Tell us about Bedbugs: Two roommates in the midst of a bedbug infestation prepare their apartment for fumigation when one of their boyfriends makes an unexpected visit.  Bedbugs are the worst, but our funny cast is the best.  The more I write, the more I realize that I enjoy laughter in the abyss.  This play continues that trend.

Why should we check out Rule of 7x7?: It's all about the neon palm tree right outside the building.  Also, the night is a lot of fun.  This month Brett is back in town.  If that's not enough to get you to The Tank, I don't know what is.

April showers bring May _____: Tourists.

For more on Colin, visit www.colinwaitt.com

Spotlight On...Mindy Raf

Name: Mindy Raf

Hometown: Michigan

Education: University of Michigan

Select Credits: MTV, VH1, Lifetime, Women in Comedy Festival (Boston), NY Funny Songs Fest, Bridgetown Comedy Festival (Portland), SOLOCOM (The PIT), UCB, Dixon Place, QED, Knitting Factory.

Why theater?: I would perform for family at parties when I was  little, improvising characters and writing monologues for them. In 3rd grade I made kids in my class laugh at a talent show (reading from Free To Be You & Me). I was an anxious kid and I remember feeling really calm after the show like, "I need to do that more often."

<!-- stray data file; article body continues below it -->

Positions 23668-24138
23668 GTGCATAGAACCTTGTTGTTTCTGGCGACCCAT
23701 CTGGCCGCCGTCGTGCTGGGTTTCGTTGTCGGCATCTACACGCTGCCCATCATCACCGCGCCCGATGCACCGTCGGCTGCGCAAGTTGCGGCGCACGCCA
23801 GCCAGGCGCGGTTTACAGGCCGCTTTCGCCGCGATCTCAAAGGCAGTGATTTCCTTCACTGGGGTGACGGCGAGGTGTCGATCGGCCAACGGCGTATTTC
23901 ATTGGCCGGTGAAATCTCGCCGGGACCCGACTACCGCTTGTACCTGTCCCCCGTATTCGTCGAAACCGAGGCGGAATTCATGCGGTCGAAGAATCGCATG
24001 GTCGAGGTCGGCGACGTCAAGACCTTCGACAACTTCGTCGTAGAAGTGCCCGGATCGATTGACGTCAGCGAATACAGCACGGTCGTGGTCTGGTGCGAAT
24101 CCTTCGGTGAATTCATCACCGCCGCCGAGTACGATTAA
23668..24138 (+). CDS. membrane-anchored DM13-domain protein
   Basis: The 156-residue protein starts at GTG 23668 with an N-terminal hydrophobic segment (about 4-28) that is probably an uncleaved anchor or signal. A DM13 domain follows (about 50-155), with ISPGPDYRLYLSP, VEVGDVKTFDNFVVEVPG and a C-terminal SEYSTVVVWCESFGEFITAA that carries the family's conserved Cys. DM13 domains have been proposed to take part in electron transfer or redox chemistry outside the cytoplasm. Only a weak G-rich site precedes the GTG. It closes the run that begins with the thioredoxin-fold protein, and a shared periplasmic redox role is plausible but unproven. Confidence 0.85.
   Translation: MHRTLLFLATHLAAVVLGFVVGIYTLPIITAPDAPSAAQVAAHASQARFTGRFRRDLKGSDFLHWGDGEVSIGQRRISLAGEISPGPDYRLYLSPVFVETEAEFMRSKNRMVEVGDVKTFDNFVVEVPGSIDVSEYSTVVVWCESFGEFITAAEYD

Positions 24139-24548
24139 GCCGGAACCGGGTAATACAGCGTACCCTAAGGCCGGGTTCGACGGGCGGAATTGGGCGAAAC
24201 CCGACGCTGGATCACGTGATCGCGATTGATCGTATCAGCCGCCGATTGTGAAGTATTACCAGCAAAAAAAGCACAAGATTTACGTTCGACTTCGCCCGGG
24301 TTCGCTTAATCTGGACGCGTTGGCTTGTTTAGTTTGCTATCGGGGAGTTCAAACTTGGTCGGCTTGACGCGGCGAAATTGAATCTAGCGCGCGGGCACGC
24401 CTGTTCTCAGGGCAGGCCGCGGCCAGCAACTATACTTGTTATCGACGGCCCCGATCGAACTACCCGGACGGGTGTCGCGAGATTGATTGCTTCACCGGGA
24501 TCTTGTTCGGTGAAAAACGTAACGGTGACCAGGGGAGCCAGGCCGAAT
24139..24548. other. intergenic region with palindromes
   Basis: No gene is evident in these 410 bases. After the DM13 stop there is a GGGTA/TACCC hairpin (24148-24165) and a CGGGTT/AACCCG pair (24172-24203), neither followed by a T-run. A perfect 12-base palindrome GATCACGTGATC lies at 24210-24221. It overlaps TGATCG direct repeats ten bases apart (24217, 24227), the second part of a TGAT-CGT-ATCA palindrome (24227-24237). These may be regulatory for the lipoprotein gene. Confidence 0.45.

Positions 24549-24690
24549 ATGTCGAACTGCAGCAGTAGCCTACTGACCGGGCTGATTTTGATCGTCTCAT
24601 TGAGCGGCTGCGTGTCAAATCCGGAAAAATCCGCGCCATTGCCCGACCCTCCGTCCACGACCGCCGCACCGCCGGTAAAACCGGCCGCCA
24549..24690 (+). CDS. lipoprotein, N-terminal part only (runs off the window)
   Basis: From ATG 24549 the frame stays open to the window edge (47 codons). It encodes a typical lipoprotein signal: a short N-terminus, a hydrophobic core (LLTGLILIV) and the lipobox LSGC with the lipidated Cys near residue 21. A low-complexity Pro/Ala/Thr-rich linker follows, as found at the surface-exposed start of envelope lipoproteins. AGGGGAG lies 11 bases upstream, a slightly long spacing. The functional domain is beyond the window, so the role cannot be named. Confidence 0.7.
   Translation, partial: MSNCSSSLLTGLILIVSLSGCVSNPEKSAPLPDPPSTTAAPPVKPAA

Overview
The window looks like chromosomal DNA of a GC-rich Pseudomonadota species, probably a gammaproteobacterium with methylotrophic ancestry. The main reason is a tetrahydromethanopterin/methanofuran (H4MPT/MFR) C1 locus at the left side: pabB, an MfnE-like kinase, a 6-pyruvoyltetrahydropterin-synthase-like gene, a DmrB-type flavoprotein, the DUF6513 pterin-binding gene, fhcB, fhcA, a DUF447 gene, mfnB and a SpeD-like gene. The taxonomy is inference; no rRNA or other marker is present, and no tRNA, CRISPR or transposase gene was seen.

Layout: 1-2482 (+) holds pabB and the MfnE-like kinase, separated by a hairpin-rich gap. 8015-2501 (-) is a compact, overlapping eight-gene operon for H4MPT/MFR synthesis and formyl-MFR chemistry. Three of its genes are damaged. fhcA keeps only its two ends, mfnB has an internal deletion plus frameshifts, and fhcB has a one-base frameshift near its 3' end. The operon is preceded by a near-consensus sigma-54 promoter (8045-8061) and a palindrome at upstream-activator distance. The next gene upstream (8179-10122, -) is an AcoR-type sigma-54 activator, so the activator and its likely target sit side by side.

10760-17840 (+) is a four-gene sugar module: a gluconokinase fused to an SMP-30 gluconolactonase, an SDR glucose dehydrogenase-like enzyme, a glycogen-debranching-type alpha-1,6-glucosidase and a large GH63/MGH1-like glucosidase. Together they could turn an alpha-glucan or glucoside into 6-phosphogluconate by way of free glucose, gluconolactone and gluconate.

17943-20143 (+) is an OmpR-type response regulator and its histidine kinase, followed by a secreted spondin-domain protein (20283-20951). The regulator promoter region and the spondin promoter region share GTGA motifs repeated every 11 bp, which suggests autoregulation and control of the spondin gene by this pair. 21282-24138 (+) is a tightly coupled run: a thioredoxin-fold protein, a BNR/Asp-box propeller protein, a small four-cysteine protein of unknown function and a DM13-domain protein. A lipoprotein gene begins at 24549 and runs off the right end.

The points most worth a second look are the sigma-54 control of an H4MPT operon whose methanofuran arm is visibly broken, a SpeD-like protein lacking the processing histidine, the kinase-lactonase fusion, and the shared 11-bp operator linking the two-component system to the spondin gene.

Tell us about No Thank You: No Thank You is my new solo comedy show. Weaving together stand-up comedy and storytelling, it hits on themes of what it means to be yourself, let go of the need to please, and (spoiler alert) there's a tap number.

What inspired you to write No Thank You?: Last fall I performed a new half hour stand-up show for SOLOCOM festival. That experience inspired me to extend my material to an hour and write my stand-up within the context of a narrative story. I really love writing and performing stand-up and it's been a fun challenge to revisit my material and reshape it not only to be tighter and funnier, but truer to myself. It's easy for performers, especially comedians, to get caught up in what we think we should be to other people-on stage and off. So that goal (just be you) was really important to me when writing No Thank You.

What kind of theater speaks to you?: What or who inspires you as an artist?: I love when writers and performers are able to find joy and humor in the darker moments. It's so important to laugh at life and yourself-especially when things get cloudy-so artists who can pull off that fine line really speak to me.

If you could work with anyone you’ve yet to work with, who would it be?: Lilly Tomlin is a queen. I would love to act with her. She's the tops.